Earned Value in Agile

admin   February 11, 2018   Comments Off on Earned Value in Agile

Phani Thimmapuram

Do we really care about EVM in Agile?

Scrum is an Agile Project Management Framework. This framework specifically focuses on maximizing Return on Investment (ROI). Scrum, however, does not define how to manage and track costs to evaluate actual ROI against the vision. Earned Value is a project management technique to measure, at a specific date, the progress and performance of a project against the plan, and to estimate future performance. Earned Value considers 3 dimensions: 1) planned expenditures, 2) actual expenditures, and 3) budgeted expenditures for actual work accomplished. This provides a superior view into the project state than only looking at the first 2 dimensions.

Agile software projects make some assumptions that are fundamentally different from traditional projects, and this will affect whether and how earned value is applied. Traditional projects determine the scope up-front; scope change is infrequent. In Agile software projects, initial scope is not assumed to be complete. Scope is fleshed out as project iterations are completed, based on user & stakeholder feedback at the end of each iteration.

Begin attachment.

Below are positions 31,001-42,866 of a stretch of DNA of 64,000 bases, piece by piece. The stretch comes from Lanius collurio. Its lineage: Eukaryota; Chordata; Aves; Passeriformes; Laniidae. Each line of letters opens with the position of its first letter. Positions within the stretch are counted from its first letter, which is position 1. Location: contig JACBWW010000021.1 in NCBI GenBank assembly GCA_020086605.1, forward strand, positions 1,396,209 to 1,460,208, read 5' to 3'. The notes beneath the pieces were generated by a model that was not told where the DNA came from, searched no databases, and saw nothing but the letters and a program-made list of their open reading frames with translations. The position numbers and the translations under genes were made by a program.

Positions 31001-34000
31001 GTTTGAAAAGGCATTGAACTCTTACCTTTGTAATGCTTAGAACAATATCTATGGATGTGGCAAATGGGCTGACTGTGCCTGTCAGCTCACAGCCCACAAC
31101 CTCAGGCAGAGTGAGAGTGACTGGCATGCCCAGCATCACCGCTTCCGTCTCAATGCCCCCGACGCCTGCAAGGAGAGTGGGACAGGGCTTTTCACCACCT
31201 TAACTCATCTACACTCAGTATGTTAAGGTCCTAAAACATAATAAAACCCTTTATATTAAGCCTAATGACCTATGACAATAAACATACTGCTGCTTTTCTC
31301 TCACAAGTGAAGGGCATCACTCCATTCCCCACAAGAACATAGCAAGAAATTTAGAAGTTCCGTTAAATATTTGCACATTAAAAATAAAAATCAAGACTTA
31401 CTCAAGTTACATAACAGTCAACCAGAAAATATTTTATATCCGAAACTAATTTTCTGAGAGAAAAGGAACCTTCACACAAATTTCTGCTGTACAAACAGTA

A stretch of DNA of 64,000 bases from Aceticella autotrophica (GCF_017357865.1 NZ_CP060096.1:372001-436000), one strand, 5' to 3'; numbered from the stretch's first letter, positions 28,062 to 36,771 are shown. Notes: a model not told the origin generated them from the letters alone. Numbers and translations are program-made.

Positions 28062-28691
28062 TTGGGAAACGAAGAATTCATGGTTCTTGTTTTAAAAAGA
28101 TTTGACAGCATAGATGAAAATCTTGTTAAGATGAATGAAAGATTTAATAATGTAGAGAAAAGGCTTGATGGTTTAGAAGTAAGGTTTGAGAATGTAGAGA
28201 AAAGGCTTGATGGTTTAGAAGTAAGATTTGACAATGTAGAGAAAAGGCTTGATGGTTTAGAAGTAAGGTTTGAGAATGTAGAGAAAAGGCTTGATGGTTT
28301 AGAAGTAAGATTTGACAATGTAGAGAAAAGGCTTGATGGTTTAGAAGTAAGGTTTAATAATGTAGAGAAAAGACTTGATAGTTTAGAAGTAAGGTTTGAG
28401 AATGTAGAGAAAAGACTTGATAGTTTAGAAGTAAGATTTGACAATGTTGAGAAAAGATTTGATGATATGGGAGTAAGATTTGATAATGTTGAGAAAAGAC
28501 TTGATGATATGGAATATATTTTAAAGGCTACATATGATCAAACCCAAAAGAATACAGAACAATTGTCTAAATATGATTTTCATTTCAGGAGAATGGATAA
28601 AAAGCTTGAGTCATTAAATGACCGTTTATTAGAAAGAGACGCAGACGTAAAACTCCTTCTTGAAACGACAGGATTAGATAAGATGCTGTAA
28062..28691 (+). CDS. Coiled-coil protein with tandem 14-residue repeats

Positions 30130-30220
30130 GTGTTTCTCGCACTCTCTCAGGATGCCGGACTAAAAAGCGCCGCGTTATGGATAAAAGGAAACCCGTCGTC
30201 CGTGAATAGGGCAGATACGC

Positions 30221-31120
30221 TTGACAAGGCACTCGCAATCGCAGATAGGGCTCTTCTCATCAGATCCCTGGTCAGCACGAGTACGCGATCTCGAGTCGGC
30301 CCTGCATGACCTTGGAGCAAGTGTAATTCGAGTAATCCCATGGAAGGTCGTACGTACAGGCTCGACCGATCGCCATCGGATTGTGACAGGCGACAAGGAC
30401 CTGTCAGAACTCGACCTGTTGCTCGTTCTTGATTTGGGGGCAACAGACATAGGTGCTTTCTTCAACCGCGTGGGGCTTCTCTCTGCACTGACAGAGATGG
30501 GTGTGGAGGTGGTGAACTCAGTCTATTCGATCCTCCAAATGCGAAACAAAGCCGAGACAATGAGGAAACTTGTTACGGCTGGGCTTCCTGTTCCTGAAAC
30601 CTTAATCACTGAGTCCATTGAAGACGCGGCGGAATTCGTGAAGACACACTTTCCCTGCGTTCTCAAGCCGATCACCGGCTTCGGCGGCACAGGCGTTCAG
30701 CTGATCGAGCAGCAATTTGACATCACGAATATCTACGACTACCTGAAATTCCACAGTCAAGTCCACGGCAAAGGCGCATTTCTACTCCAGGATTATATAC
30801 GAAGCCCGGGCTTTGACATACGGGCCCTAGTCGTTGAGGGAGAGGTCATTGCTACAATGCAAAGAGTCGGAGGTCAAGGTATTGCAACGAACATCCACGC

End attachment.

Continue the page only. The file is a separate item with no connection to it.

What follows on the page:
Performance Measurement Baseline (PMB)

Traditional EVM The sum of all work package schedule estimates (duration and effort).

AgileEVM Total number of story points planned for a release (PRP)

Planned Percent Complete (PPC)

Traditional EVM is what % complete did we expect to be at this point in the project? Can be a subjective estimate, or a calculation of the dollar value of the cumulative tasks planned to be complete by this point in time divided by the performance baseline.

AgileEVM: The number of the current sprint (n) divided by the total number of planned sprints (PS).

Actual Percent Complete (APC)

Traditional EVM is the dollar value of work packages actually completed divided by total dollar value of the budget at complete.

Agile EVM is the total number of story points completed (potentially shippable increments) divided by the total number of story points planned.